Despite the massive opportunity cost of the PLI scheme, there is considerable enthusiasm amongst the proponents of the scheme
The government’s ambitious production-linked incentive (PLI) scheme is to overcome the disadvantage of high costs in the country and to encourage production on a very large scale in some selected industries. The scheme aims to reduce costs per unit of output, and help not just the economy but the country more generally. However, there are concerns.
As we know, the corporate sector has been given several benefits already. The corporate tax rates have been cut substantially, the real interest costs have been kept at very low levels, the customs duties have been raised significantly, and the price of dollar has been kept high through the excessive build-up of foreign exchange reserves over the years; this helps domestic businesses. All this is reflected in the high level of the BSE Sensex as well. So it is not clear if the government should provide yet another financial incentive like the PLI.
The hesitation on the PLI scheme is even more when we see that the estimates of public spending on the scheme are anywhere between Rs 1.93 trillion and Rs 3.47 trillion. This is big money — more so, when the government is fiscally constrained and is having to resort to a huge tax on oil, which is regressive and which contributes to cost-push inflation more generally.
Despite the massive opportunity cost of the PLI scheme, there is considerable enthusiasm amongst the proponents of the scheme. However, there are doubts in the minds of others — more so, when there can be alternative policies to achieve the desired objectives without adversely impacting the budget of the government. I will not get into the details of the debate on whether or not we should have the PLI scheme at all. The point here is different.
Let us suppose that the PLI scheme must be in place. The question is, what should be its design? Observe that though the country can benefit in a general way, the main benefit is for the companies that receive the incentive; it is not for the Government of India (GoI), the taxpayers, and the public more generally. It is proposed here that the scheme is modified to include a possible return for the government that is contingent on the performance of the company that receives the incentive.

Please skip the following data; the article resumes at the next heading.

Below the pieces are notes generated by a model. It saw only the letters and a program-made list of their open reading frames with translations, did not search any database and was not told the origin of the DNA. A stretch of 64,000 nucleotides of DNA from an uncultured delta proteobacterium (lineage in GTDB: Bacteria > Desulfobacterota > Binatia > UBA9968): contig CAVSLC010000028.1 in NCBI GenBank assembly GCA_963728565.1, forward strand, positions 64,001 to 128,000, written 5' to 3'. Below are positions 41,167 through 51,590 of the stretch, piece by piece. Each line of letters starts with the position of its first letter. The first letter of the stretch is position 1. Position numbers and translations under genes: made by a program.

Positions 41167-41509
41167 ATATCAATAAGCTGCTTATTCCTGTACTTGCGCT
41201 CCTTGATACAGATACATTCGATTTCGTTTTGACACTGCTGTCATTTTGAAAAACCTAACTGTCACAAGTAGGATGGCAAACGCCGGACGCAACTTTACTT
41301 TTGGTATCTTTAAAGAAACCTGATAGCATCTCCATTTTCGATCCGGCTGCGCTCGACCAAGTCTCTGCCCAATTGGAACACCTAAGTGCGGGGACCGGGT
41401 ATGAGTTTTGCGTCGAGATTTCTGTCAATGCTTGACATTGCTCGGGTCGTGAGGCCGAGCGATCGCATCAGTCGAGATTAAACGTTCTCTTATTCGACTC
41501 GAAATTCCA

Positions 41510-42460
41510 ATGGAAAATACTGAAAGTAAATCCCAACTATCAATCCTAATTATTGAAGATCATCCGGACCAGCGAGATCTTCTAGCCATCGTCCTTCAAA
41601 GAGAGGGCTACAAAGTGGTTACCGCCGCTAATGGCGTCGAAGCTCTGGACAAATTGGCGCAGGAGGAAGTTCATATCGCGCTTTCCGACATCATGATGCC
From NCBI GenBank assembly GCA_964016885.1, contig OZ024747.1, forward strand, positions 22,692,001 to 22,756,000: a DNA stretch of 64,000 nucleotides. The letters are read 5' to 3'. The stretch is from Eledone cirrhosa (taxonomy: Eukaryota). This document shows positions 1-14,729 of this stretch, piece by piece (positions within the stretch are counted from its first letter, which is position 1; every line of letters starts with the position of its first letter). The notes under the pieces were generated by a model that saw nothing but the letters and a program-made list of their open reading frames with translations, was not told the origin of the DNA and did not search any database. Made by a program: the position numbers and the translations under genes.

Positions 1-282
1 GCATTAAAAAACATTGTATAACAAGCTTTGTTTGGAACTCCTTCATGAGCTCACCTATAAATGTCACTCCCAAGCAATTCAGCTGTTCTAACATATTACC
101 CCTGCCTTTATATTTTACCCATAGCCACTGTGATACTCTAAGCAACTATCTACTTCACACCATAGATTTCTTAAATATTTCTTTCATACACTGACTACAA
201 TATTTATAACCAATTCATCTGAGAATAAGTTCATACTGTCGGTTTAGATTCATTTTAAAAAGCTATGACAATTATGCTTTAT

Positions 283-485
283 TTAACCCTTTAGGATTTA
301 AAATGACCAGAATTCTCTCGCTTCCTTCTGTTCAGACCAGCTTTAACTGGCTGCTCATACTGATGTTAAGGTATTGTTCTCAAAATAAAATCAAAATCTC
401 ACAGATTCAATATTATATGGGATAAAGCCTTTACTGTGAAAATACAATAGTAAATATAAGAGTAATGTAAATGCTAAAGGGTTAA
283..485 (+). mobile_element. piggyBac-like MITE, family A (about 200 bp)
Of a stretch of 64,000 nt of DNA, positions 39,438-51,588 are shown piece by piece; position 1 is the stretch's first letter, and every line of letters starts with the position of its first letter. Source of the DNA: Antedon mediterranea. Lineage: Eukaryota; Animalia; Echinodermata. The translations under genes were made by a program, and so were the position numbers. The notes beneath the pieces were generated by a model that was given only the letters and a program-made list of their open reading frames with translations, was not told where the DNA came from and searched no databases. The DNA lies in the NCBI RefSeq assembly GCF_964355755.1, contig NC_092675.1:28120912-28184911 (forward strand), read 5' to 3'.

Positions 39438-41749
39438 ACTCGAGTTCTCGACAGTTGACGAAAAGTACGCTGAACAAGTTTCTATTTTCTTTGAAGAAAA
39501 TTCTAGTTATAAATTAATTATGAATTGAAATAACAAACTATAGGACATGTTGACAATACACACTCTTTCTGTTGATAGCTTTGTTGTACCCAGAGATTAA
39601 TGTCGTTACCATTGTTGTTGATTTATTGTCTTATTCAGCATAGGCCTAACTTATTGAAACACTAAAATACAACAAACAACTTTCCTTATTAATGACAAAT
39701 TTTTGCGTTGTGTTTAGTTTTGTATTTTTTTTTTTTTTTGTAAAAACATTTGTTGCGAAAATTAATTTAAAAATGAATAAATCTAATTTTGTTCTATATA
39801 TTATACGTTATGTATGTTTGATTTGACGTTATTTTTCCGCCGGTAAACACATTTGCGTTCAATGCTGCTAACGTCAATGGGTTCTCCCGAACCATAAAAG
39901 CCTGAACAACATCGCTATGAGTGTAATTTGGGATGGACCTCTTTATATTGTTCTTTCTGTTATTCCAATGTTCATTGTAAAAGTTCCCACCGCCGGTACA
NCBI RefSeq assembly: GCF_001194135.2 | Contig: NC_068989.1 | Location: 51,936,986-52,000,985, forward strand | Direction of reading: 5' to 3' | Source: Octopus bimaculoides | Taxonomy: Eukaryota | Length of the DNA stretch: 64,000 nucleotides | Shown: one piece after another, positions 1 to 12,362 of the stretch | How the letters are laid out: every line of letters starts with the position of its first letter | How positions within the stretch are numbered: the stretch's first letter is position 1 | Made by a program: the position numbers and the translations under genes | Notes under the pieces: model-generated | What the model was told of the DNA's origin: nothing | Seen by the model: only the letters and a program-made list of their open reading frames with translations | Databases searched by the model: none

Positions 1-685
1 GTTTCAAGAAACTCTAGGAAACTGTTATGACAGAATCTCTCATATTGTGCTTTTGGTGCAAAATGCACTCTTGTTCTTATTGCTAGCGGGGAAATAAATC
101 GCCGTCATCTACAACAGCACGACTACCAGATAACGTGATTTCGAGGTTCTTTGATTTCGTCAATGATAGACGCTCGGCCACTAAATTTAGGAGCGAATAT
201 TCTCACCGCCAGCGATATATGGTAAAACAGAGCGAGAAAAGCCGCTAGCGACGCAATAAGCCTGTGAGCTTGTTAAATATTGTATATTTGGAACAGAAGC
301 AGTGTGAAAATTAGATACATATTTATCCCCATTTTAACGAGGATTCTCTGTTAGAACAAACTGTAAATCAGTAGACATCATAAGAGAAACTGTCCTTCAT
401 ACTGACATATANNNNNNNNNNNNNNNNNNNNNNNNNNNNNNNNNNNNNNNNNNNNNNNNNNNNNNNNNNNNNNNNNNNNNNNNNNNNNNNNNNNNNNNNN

There can be several indicators of performance of a recipient company. One indicator can be that the time path of inflation-adjusted pay-outs (dividends plus share buybacks) by the company goes up above a pre-specified path. Another indicator can be that the real salaries and bonuses of the employees of the recipient company go above a given path. Yet another indicator can be that the real market value of the recipient company in the equity market, averaged over, say, three years, goes up above a predetermined path.
The above proposed amendment to the PLI scheme does not really discourage large production or high profitability, if the requirement is to pay only a small fraction, say, a fifth of the excess money made by the recipient company.
The above suggested amendment to the PLI scheme is the ideal way to provide a return to the government in exchange for the financial incentive provided now. However, if the above amendment seems complicated or it is believed to be prone to serious moral hazard on the part of the management of the recipient company, then we can have a simpler structure. The government could be just given some shares of the recipient company “for free” at the time of providing the financial incentive.
How do the two different amendments to the PLI scheme that are suggested here differ from each other? In the second case, all, and not some, of the recipient companies will need to provide a return to the government, regardless of how successful they are. Furthermore, the recipient companies need to provide a return to the government in all, and not some, of the years in which they have a pay-out for the shareholders, regardless of whether the pay-out is big or small. All this is not the case under the amendment discussed earlier.
Of course, there is a need to do some more work on the law, economics, public administration, and politics involved to make a seamless and meaningful amendment to the PLI scheme. This column has focused on the basic principle involved here. It will be useful as a precedent for future incentive schemes as well.
To conclude, it is not clear if the GoI should run the very costly PLI scheme. But if a financial incentive is provided now, then there should be some possible return in future for the government.The writer is visiting faculty at the Indian Statistical Institute, Delhi Centre